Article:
ANTIFOULING MARINE COATINGS AND THEIR LONG TERM ENVIRONMENTAL IMPACT

The problem of marine fouling and corrosion of ship hulls and marine installations is well known and has been attacked by many research and development groups. The problem is particularly acute in south Louisiana where the brackish and salty water of the wetlands constitute one of the worst fouling areas in the world. The only practical solution to these fouling problems through the years has been the utilization of paints and coatings having antifoulant activity based on a toxic component. Currently the most successful systems appear to be those containing organotin toxicants. As these materials find ever increasing utility and application in the marine industry and in naval operations, their long-term environmental impact on harbors and shipyards will become more important. The assessment of this environmental insult to the wetlands areas of south Louisiana is dependent on our ability to quantify the release of toxicant to the biosphere and to follow the biochemical pathway of the toxicant from release to eventual degradation as innocuous inorganic tin. (Copyright (c) 1979, Louisiana State University.)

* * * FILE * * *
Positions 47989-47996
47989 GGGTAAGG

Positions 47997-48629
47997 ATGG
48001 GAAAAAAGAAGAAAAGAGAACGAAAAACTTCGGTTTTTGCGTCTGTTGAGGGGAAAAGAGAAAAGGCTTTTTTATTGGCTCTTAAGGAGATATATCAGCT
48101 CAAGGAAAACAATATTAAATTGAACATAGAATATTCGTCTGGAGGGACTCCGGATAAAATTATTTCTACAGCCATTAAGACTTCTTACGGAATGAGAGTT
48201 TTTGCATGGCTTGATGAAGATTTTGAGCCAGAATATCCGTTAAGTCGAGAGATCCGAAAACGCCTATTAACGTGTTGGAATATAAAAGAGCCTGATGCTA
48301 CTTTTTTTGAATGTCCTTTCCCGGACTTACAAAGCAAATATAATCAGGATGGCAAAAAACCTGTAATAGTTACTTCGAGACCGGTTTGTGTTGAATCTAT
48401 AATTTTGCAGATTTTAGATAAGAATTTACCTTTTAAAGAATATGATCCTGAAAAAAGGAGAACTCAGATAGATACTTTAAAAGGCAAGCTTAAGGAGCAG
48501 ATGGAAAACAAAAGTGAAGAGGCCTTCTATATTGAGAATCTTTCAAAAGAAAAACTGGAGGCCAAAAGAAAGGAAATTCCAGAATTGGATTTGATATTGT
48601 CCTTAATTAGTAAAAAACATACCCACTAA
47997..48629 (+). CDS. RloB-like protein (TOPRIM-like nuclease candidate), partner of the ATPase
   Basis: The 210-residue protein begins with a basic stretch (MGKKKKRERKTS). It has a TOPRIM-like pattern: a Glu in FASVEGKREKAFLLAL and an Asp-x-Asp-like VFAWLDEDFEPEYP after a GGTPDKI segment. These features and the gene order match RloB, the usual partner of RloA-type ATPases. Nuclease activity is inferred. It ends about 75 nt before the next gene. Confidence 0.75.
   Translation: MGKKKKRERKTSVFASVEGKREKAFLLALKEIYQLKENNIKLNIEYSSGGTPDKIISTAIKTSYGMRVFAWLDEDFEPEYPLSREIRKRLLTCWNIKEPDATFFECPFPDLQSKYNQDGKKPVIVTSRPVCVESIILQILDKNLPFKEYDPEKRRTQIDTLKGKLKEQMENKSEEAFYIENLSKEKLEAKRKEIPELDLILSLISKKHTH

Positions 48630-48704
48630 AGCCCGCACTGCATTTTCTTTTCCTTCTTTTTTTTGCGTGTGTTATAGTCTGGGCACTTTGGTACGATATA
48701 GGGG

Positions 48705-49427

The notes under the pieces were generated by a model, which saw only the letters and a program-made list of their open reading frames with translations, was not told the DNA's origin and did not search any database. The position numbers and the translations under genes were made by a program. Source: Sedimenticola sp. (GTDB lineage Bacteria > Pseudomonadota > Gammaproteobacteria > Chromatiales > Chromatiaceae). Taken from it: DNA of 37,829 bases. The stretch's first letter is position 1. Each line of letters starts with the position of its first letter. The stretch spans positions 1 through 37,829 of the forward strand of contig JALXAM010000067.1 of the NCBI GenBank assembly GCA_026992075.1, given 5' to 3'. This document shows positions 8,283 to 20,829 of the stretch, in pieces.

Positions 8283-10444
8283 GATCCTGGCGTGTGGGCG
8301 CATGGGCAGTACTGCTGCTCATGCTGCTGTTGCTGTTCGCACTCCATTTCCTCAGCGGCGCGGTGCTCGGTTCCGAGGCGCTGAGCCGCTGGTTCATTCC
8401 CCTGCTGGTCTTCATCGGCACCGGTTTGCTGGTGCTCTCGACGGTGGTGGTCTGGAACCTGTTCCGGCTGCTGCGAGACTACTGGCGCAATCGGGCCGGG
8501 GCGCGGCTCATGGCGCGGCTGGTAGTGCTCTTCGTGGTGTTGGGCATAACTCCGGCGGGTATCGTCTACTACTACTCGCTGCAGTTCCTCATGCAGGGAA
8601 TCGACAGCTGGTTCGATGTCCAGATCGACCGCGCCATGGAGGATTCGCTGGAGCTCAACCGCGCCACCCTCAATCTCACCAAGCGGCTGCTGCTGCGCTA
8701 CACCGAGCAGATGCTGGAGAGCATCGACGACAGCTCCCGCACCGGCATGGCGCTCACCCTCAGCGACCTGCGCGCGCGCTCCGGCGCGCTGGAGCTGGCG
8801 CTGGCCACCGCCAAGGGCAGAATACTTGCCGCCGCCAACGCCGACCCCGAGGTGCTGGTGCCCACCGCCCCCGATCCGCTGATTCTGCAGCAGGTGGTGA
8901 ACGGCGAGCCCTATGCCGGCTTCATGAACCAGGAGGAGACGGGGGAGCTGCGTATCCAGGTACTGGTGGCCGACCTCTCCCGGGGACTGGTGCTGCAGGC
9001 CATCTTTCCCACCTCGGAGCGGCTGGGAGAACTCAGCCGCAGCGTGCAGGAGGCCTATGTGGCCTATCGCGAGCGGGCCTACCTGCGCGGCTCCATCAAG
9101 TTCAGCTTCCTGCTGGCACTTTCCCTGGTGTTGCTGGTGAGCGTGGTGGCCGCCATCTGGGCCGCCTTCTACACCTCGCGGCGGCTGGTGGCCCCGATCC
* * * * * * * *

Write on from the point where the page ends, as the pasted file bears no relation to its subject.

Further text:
• Corporate Authors:

    Louisiana State University, Baton Rouge

    Department of Civil and Environmental Engineering
    Baton Rouge, LA  United States  70803

    National Oceanic and Atmospheric Administration

    6010 Executive Boulevard
    Rockville, MD  United States  20852
  • Authors:
    • Good, M L
    • Kulkarni, V H
    • Monaghan, C P
    • Hoffman, J F
  • Publication Date: 1979

Media Info

  • Pagination: 21 p.

Subject/Index Terms

Filing Info

  • Accession Number: 00313424
  • Record Type: Publication
  • Source Agency: National Technical Information Service
  • Report/Paper Numbers: LSU-R-78-029, NOAA-79111306
  • Files: TRIS
  • Created Date: Jun 26 1980 12:00AM